These pellets were used as a domestic cat litter and found not to dust or track objectionably, but, more importantly, animal waste liquid from excrement and excretion was rapidly absorbed and deodorized.
Ii. in a similar manner, pellets were produced using a washed short fiber waste from a paper-making plant. Water from the short fiber liquor was extracted using centrifuges and filters, until the moisture content of the filter cake reached 50%. The same proportions and steps as in Example I were used with similar results. The uniformity of the fiber characteristics was not the same as that derived from newspapers which lack of uniformity lessened very slightly the liquid absorbing capabilities of the pellets produced.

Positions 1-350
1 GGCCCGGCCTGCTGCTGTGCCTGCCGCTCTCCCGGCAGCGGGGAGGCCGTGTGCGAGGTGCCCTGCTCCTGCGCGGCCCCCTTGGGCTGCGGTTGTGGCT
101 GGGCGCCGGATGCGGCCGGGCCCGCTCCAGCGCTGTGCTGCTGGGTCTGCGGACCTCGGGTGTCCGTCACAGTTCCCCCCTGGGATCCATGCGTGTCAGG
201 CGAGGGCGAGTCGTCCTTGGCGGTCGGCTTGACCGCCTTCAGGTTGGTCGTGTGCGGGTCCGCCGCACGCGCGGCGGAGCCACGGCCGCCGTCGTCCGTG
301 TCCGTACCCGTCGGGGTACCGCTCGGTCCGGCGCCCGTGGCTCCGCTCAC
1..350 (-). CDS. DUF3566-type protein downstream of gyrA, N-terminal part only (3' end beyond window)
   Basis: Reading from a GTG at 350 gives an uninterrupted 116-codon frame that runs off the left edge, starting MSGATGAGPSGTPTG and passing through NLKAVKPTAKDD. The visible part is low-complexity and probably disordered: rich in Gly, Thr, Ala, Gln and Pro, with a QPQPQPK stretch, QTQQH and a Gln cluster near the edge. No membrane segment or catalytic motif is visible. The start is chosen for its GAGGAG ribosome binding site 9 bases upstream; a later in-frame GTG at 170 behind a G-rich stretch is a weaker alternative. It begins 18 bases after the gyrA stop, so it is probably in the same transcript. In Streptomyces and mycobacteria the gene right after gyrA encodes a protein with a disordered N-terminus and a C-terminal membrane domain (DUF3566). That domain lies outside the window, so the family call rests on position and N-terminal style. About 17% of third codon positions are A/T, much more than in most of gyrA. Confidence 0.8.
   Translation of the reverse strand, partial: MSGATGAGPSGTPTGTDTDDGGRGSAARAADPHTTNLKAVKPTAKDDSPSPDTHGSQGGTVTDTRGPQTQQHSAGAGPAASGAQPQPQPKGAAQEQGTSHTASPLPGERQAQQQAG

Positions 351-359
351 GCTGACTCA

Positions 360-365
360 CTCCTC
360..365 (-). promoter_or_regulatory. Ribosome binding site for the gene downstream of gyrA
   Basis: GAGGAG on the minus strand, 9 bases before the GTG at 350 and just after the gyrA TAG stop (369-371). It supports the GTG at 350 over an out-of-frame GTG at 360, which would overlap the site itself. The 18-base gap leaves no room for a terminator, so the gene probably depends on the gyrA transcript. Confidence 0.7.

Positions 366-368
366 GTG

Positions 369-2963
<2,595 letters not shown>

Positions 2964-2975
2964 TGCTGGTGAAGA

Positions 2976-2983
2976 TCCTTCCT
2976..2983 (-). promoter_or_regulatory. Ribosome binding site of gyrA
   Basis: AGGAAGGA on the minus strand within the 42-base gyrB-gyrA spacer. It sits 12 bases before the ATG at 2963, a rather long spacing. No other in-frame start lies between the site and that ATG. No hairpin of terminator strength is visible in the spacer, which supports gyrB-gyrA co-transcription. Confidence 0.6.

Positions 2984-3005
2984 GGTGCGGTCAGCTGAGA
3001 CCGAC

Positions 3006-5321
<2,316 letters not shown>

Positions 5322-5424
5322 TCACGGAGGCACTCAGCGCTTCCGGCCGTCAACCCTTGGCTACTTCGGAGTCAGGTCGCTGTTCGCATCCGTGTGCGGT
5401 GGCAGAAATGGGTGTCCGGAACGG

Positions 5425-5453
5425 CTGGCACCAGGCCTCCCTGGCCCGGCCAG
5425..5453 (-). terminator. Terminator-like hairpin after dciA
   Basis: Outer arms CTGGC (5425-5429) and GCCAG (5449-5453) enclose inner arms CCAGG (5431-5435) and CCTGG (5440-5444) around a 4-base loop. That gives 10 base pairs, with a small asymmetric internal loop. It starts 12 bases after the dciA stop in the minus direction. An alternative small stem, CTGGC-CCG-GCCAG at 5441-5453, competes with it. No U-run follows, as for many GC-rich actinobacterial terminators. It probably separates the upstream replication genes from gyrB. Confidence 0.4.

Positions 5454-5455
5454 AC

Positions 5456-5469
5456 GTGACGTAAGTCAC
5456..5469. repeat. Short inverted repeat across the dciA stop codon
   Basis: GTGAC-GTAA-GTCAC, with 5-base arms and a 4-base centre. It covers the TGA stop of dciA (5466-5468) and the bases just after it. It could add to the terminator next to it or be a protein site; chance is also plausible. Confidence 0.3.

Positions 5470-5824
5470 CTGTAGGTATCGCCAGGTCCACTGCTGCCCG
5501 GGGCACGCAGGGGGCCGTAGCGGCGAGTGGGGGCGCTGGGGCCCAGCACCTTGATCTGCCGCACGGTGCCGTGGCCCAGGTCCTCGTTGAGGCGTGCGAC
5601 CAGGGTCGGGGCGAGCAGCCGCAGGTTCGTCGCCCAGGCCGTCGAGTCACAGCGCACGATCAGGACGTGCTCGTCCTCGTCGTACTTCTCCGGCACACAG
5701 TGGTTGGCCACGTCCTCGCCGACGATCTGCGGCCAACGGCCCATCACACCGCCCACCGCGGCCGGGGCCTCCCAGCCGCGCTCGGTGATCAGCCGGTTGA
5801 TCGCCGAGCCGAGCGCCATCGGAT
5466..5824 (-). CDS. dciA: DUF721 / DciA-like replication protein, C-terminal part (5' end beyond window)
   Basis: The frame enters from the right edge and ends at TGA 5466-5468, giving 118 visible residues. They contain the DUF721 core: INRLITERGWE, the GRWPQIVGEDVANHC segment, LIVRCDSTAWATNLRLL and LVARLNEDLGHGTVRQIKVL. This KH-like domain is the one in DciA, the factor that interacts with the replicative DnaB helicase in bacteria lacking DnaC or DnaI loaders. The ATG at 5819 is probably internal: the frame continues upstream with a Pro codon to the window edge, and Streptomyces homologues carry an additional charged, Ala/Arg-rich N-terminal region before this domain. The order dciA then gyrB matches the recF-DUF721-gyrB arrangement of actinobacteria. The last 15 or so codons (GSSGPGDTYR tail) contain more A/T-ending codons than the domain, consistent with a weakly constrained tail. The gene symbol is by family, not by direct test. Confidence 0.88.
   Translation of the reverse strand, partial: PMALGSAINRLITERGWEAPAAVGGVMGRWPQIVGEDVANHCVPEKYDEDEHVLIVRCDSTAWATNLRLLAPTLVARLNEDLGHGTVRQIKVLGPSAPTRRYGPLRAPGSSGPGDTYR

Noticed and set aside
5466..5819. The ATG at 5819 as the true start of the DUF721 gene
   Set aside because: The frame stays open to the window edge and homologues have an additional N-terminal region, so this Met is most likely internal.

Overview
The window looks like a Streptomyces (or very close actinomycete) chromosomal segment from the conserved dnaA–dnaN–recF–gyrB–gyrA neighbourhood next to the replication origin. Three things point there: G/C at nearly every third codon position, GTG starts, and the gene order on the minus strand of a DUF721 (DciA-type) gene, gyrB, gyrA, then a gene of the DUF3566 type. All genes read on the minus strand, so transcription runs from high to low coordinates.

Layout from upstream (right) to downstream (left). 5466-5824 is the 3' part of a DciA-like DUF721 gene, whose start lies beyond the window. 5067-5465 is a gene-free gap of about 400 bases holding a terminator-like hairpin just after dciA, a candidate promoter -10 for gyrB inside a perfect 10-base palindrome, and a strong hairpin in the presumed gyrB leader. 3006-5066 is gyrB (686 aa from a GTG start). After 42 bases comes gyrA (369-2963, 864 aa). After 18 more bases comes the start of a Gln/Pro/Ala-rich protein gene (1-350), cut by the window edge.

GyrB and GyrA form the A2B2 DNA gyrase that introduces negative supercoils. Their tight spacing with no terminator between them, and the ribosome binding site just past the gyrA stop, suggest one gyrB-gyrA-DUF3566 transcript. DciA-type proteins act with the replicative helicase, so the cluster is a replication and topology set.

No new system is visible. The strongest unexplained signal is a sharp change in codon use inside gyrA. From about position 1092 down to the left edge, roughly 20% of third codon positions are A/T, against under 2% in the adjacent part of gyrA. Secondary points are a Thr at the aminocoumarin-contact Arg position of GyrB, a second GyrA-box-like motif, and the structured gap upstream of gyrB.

From the foregoing, it should be manifest that the objective of creating a useful animal litter product from industrial or agricultural process wastes has been achieved. The lost cost of the ingredients is an important factor. In fact, the saving of the disposal cost of these waste solids is a positive and favorable factor in determining the marketability of the animal litter product.
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|U.S. Classification||119/172, 119/171, 119/173|
|Cooperative Classification||A01K1/0154, A01K1/0155|